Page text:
Your late 20s is admittedly a hard time to be single. You have your family members asking you about your relationship status almost every single time you see them, and if you're extra lucky, you have your mom reminding you about your biological clock.
Add that to having the majority of your friends getting married, having babies or getting into new relationships: Sounds like a recipe for disaster. If you're anything like me, maybe you've even had a few full-on meltdowns about "no one ever loving you."
So, I really did my best to find a boyfriend, whether it was right or not. And after my most recent breakup – with the ex I thought could be "the one" – I went through a very slippery phase of "no one is ever going to love me."
Luckily, I had a few good friends and some sobering Bumble and Tinder experiences to slap me right out of that one.
It's tough to not feel that pressure or nagging feeling that you need someone. It's hard when you're always the third wheel on nights out with your friends. This often makes us lose sight of the good things that come with being single.
Yes, there ARE good things: even in your late 20s. It's even tougher to figure out how to get out of the conversations your family insists on having about your love life – especially with all your friends getting married – but there is still good in all of it.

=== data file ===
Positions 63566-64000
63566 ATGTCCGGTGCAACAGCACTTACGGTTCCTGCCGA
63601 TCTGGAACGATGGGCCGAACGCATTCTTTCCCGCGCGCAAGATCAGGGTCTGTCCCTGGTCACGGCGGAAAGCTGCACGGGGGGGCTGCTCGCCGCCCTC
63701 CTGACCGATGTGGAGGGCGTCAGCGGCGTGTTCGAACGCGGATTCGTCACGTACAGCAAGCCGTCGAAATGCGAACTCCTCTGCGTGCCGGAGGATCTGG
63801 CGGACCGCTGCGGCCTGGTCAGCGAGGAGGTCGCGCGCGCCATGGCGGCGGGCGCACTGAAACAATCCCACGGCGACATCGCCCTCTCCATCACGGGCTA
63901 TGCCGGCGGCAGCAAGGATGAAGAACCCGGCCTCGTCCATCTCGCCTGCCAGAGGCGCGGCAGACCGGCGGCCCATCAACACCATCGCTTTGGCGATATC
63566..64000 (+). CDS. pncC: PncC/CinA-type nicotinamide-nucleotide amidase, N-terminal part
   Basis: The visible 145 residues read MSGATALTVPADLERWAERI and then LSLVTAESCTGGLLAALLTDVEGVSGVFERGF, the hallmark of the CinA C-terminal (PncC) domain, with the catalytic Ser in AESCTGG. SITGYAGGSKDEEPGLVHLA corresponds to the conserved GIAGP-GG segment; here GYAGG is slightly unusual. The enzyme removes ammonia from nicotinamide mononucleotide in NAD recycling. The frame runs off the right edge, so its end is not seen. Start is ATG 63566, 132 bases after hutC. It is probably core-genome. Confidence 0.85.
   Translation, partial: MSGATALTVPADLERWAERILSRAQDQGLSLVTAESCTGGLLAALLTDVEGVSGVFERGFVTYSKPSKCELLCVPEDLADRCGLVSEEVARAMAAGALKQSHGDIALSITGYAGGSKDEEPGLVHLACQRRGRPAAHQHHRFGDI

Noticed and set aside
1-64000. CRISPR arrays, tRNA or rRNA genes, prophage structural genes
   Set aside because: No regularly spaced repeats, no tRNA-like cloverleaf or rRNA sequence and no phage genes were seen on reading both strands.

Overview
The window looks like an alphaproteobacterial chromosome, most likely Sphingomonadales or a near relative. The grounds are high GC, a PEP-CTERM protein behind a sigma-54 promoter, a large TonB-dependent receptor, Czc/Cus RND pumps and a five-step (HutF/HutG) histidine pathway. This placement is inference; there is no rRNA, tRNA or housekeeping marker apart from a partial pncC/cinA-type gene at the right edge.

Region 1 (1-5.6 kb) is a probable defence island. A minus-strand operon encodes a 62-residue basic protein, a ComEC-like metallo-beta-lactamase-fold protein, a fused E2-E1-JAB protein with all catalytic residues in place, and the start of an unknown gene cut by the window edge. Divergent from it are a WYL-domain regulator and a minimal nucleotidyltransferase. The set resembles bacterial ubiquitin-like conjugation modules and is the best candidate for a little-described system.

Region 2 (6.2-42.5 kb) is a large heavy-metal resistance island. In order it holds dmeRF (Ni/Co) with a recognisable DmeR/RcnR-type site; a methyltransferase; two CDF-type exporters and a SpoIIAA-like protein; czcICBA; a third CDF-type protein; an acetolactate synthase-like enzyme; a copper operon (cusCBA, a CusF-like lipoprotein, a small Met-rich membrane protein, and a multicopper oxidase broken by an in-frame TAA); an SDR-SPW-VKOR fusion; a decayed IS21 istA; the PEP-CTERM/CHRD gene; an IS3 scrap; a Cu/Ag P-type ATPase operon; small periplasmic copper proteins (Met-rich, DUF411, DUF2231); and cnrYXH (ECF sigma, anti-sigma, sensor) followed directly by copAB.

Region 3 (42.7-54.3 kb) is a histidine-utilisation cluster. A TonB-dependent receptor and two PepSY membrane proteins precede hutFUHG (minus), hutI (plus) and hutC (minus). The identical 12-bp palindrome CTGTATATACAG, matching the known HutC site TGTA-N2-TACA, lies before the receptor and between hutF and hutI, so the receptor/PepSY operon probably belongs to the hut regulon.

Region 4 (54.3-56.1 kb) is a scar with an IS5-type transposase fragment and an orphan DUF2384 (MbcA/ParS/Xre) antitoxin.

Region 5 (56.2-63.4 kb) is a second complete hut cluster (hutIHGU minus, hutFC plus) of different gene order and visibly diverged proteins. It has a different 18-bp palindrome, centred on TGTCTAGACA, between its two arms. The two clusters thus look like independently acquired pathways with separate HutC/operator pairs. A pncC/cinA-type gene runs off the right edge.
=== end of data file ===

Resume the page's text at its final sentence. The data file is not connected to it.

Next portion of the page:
Being single only defines you if you let it. Otherwise, it's just a bunch of "me" time. And time alone often leads to more self-discovery.
You and you alone control your schedule. Being single gives you the opportunity to meet new people and make new friends on your own.
It took me a while to get here. It also took my best friend telling me I'd get here at least 50 times for me to understand it.
But here I am.
Being single does not define me. I have taken the time to find myself in my late 20s. I'm single, and I'm learning new things that have filled my heart in so many ways.
I have met so many new friends along the way. I've also witnessed firsthand the grass isn't always greener on the other side.
People who are in the wrong relationships just because they're worried they'll end up alone will never truly be happy. The more you know about yourself, the better your partner will be.
You have to find yourself and know where you want to be before the right thing falls into place.
The best way to love someone is to always love yourself first. So, instead of asking yourself why nobody loves you, start asking yourself, "What am I going to learn next?"